LODD Anniversary: Wyoming Firefighters Killed in Smoke Explosion at Townhouse Fire

Two Wisconsin firefighters were killed in an explosion while searching for children reported to be on the second floor.
Rear view of structure. (NIOSH photo)

Remember the fallen with the lessons learned

NIOSH Fire Fighter Fatality Investigation and Prevention Program

On April 18, 2005, a 23-year-old male volunteer fire fighter (Victim #1) and a 39-year-old male volunteer Assistant Lieutenant (Victim #2) died after a smoke explosion at a town house complex.

Both victims were in the first apparatus to arrive on the scene and were advised that there were children inside on the second floor of the fire unit. The victims made entry into the structure and proceeded to the second floor with a charged hoseline.

Read the Report:
A Volunteer Fire Fighter and Volunteer Assistant Lieutenant Die After a Smoke Explosion at a Town House Complex

Within minutes, Victim #2 returned to the front door to request a thermal imaging camera and returned to the second floor just as another crew prepared to provide back-up.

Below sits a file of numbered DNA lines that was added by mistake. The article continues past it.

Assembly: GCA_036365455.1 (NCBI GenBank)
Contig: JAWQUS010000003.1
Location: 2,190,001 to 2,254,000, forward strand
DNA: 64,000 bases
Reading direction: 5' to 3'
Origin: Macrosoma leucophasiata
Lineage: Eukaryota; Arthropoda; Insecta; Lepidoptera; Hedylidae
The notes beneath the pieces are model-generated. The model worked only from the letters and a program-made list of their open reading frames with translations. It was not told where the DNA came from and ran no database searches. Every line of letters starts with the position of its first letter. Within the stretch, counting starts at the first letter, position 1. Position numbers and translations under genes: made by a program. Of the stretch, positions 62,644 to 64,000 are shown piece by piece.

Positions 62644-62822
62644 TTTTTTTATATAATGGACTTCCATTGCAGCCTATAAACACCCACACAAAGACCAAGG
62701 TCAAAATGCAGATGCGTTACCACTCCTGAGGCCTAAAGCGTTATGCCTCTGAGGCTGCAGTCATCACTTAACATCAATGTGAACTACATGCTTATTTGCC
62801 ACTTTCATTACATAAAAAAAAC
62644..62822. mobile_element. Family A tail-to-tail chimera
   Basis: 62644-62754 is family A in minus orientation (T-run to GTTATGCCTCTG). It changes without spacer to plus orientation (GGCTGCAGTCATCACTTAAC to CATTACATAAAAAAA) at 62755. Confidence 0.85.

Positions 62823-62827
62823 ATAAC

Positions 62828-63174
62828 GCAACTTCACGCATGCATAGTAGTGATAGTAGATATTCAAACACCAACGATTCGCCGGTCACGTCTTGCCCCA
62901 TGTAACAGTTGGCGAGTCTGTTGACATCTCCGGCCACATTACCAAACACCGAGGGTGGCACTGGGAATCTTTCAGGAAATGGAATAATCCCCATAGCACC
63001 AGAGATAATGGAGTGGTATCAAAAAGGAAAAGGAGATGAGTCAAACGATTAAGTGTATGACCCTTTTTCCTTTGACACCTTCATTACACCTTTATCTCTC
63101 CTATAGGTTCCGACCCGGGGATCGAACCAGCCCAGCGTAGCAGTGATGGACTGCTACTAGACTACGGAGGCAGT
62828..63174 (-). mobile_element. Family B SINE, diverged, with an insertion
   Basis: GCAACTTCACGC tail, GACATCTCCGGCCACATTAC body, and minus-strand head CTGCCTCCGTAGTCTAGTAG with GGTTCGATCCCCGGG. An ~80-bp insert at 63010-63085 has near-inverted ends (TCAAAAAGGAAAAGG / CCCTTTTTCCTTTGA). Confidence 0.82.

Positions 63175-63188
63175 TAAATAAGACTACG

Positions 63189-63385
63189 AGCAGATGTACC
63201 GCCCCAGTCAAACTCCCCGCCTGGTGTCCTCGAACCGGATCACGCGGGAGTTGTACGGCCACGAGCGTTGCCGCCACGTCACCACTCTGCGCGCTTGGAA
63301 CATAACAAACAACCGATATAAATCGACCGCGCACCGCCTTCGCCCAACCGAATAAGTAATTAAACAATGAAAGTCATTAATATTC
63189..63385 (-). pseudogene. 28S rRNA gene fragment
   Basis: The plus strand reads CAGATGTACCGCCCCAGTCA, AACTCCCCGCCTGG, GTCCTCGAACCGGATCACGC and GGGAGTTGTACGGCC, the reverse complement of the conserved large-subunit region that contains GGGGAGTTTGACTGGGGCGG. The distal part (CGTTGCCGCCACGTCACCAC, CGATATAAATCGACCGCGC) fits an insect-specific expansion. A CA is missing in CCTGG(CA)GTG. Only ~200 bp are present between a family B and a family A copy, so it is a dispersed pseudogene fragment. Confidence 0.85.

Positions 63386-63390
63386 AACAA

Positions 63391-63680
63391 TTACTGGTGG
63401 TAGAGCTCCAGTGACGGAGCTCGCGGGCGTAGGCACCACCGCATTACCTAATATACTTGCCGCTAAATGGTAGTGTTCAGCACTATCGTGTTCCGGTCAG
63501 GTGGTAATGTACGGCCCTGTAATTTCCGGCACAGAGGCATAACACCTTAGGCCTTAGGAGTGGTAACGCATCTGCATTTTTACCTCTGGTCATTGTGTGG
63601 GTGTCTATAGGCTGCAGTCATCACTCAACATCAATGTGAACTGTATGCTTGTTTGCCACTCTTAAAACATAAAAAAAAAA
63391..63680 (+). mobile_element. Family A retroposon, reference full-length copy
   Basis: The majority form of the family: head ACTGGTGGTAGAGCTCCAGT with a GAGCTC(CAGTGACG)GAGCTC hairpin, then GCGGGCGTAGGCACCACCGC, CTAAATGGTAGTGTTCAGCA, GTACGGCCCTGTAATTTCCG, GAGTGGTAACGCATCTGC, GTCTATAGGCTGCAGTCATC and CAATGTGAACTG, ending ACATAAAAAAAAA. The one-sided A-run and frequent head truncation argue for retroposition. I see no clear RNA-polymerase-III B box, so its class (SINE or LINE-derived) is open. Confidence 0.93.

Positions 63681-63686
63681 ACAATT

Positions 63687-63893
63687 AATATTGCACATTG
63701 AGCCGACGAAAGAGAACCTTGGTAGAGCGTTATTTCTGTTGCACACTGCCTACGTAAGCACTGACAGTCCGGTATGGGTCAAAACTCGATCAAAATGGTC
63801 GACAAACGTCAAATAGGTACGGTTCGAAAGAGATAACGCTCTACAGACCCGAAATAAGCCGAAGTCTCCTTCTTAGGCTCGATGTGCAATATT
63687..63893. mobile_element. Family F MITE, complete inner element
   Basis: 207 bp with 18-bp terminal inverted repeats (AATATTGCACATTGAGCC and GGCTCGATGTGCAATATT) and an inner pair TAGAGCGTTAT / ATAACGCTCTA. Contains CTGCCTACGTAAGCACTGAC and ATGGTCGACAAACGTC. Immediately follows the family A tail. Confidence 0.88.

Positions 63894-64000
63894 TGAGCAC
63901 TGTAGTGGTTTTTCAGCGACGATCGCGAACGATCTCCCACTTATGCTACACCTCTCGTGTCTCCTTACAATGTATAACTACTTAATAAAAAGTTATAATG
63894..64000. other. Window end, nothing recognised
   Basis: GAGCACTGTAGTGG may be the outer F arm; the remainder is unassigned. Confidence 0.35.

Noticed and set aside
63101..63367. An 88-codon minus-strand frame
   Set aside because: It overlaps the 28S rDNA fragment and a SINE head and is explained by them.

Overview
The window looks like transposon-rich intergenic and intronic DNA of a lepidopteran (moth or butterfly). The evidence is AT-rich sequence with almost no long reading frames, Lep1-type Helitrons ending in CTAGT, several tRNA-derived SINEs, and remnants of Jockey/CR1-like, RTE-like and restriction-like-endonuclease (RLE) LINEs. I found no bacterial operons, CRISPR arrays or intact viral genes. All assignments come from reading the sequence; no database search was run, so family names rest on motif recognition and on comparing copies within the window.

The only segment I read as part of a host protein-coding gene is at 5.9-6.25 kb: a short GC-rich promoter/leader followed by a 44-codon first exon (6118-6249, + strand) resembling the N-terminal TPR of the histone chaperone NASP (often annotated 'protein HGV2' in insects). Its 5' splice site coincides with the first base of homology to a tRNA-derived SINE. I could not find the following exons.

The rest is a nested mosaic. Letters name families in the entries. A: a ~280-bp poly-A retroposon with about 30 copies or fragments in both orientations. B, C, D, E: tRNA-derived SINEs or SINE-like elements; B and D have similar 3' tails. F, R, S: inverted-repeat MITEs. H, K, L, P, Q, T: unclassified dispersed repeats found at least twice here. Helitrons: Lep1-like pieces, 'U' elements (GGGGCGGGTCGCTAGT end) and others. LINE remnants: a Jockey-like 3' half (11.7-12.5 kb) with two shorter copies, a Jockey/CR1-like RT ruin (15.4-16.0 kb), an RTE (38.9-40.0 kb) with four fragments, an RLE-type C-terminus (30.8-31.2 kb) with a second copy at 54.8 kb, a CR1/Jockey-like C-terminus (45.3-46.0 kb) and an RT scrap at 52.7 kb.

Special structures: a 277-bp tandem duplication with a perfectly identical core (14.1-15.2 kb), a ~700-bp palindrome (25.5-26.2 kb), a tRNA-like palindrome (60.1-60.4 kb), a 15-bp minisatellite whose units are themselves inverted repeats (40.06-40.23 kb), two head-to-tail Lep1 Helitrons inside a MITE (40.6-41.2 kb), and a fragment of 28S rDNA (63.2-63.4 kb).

As the back-up crew entered the front door an explosion occurred forcing them back down the porch stairs and entrapping the victims in the bedroom on the second floor.

The fire, which intensified after the explosion, had to be knocked down before the victims could be recovered.

NIOSH investigators concluded that, to minimize the risk of similar occurrences, fire departments should:

  • develop and enforce standard operating procedures (SOPs) for structural fire fighting that include, but are not limited to, the incident command system, accountability, ventilation, and emergency evacuation
  • ensure that the Incident Commander completes a size-up of the incident and continuously evaluates the risk versus benefit during the entire operation
  • ensure that adequate numbers of staff are available to immediately respond to emergency incidents
  • ensure that the Incident Commander maintains the role of director of fireground operations and does not become directly involved in firefighting operations
  • ensure that the Incident Commander is clearly identified as the only individual with overall authority for management of all activities at an incident
  • ensure that fire fighters are trained to identify truss roof systems and their potential hazards

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